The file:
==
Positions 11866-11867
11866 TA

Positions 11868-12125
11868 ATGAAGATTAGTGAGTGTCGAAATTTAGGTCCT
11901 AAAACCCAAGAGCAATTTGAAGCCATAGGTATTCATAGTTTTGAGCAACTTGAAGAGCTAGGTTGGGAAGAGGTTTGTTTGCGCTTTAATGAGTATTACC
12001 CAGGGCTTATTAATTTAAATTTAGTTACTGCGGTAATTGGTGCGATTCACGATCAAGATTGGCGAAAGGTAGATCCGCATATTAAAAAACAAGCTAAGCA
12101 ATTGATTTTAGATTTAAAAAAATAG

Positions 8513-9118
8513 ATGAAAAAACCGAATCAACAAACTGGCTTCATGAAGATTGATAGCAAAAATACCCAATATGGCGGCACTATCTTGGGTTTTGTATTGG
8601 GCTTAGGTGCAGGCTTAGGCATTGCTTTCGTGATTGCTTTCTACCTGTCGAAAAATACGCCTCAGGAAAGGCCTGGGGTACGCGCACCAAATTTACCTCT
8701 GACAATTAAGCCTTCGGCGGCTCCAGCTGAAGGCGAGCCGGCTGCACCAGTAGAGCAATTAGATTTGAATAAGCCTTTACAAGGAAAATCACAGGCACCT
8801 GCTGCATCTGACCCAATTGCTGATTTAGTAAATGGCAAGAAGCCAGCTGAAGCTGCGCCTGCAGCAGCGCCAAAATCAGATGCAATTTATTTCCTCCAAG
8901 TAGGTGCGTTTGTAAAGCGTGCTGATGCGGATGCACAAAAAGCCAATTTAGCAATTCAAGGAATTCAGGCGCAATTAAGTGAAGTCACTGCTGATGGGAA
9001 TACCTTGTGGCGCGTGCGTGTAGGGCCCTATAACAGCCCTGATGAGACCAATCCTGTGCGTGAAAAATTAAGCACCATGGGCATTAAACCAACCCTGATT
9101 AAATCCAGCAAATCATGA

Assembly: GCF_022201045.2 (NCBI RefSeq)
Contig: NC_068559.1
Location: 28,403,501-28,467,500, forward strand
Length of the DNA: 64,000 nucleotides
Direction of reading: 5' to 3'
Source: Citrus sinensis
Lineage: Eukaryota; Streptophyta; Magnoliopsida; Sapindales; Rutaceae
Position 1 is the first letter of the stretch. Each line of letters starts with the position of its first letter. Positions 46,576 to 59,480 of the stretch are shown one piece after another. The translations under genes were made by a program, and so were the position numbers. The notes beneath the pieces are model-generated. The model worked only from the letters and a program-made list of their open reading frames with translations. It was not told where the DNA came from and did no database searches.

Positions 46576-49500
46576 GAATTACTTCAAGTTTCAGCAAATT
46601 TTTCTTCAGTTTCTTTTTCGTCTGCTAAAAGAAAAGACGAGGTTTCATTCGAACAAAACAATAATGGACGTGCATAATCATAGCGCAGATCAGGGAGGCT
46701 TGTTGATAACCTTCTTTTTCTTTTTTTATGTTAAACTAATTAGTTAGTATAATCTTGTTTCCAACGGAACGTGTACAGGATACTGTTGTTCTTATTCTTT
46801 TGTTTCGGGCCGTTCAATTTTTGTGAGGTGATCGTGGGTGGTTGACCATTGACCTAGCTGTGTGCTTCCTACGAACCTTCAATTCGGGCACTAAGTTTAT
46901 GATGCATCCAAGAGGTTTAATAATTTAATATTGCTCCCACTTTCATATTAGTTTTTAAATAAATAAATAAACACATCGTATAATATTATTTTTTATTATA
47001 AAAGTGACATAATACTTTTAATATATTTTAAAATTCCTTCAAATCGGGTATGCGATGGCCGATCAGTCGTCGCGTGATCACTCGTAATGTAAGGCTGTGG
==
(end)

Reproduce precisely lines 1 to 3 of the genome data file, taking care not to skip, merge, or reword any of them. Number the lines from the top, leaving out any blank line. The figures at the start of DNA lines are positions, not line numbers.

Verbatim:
Positions 11866-11867
11866 TA

Positions 11868-12125